• Communication Gaps : Failing to bridge communication gaps between different teams and decision-makers can result in misalignment, making it challenging to steer the project towards success.


  • Underestimating Stage Gate Process: Overlooking the significance of the stage gate process can lead to poor decision-making and increased project risks.


Opportunity Framing Workshops: Bridging the Gap:


Opportunity framing workshops act as a catalyst for cross-functional collaboration.

They provide a structured environment where teams can collectively identify, evaluate, and prioritize opportunities. The hands-on approach encourages shared understanding and empowers participants to frame projects effectively from their inception.


Here is our video explaining briefly what is opportunity framing workshop



  • Example: In a framing workshop, a cross-functional team comprising engineers, commercial, operation, corporate affairs, health and safety, finance experts, and procurement specialists collaborates to assess the feasibility of a new drilling project. Rather than micromanaging every detail, the facilitator guides the team in setting clear objectives, exploring project feasibility, and developing various options, decisions and strategies. This collaboration empowers each team member to contribute their expertise without the need for micromanagement.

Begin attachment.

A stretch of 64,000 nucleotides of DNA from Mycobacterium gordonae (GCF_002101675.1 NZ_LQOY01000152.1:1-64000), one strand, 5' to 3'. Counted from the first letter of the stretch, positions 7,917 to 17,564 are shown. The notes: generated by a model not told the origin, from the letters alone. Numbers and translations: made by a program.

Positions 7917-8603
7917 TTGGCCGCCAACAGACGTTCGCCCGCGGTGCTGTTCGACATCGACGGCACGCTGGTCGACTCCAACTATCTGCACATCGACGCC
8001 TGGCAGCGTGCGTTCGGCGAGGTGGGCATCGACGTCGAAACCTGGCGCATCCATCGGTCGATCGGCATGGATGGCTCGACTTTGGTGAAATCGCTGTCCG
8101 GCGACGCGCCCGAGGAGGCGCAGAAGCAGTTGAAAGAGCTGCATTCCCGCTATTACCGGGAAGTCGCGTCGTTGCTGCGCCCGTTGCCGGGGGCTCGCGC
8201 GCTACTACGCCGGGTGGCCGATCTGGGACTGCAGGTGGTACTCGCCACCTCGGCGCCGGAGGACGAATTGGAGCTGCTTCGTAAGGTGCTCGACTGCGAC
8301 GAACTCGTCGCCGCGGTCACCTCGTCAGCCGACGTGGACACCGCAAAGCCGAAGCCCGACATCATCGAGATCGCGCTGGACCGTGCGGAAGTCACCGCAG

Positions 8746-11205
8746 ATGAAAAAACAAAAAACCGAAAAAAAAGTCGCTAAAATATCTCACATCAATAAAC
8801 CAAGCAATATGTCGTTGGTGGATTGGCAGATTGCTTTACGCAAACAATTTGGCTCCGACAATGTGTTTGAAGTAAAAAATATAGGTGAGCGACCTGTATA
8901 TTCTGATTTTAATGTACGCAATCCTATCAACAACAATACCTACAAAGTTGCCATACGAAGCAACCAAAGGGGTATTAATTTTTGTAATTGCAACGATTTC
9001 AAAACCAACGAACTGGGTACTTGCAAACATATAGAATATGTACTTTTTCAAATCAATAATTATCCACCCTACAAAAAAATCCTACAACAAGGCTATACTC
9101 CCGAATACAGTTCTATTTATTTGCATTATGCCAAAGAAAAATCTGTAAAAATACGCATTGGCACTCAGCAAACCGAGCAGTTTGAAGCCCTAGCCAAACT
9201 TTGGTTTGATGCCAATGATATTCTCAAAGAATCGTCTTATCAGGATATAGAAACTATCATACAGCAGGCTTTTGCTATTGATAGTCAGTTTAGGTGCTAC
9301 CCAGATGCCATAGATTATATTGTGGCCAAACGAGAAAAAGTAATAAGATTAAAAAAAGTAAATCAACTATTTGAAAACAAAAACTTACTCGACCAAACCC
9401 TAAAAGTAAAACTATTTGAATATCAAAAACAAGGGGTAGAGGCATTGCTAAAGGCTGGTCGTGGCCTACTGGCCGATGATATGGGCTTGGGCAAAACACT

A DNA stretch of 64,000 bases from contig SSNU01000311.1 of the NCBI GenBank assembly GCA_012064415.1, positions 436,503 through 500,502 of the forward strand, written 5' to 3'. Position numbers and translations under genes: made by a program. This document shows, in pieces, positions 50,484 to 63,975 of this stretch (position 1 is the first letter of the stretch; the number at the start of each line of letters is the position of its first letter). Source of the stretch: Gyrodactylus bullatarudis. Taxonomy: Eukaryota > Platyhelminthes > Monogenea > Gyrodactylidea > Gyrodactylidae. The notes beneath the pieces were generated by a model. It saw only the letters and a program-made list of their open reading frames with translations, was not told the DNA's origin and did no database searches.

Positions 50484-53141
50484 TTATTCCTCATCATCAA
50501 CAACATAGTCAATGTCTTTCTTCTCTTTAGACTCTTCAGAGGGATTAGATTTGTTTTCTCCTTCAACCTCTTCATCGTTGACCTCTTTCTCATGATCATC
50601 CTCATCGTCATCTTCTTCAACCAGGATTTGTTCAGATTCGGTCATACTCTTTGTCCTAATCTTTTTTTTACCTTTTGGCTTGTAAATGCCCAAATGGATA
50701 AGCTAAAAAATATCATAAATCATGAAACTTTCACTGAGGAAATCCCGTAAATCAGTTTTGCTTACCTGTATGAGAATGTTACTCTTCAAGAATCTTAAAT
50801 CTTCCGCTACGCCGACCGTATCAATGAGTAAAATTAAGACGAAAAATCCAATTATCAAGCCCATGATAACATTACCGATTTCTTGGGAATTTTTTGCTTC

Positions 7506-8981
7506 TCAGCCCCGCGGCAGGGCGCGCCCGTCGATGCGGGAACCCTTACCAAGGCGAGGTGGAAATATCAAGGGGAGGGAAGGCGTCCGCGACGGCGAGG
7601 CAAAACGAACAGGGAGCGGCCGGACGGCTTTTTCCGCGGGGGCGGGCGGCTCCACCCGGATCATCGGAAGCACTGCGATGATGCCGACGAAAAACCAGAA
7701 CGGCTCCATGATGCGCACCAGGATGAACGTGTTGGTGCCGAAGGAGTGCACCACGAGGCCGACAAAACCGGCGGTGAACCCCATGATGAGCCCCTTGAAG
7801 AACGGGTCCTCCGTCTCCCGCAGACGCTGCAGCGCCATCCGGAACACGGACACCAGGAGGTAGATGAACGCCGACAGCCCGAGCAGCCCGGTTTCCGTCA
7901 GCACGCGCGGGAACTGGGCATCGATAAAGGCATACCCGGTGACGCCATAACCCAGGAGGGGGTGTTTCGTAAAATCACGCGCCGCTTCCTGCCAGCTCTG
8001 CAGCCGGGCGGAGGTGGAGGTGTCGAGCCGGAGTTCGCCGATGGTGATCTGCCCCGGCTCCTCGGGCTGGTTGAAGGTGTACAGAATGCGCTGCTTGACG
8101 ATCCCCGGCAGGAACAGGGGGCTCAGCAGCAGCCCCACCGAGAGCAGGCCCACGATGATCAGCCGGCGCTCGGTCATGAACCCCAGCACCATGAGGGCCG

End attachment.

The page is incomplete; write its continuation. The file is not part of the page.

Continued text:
• Example: In a large oil and gas organization, leaders tend to believe that more meetings equal better collaboration. However, through a framing workshop, teams can achieve the same level of collaboration in fewer, more efficient sessions. Framing workshops are goal-oriented, with predefined outcomes and well-distributed roles, ensuring that time is spent productively, not merely discussing. They usually take between 1 to 3 days.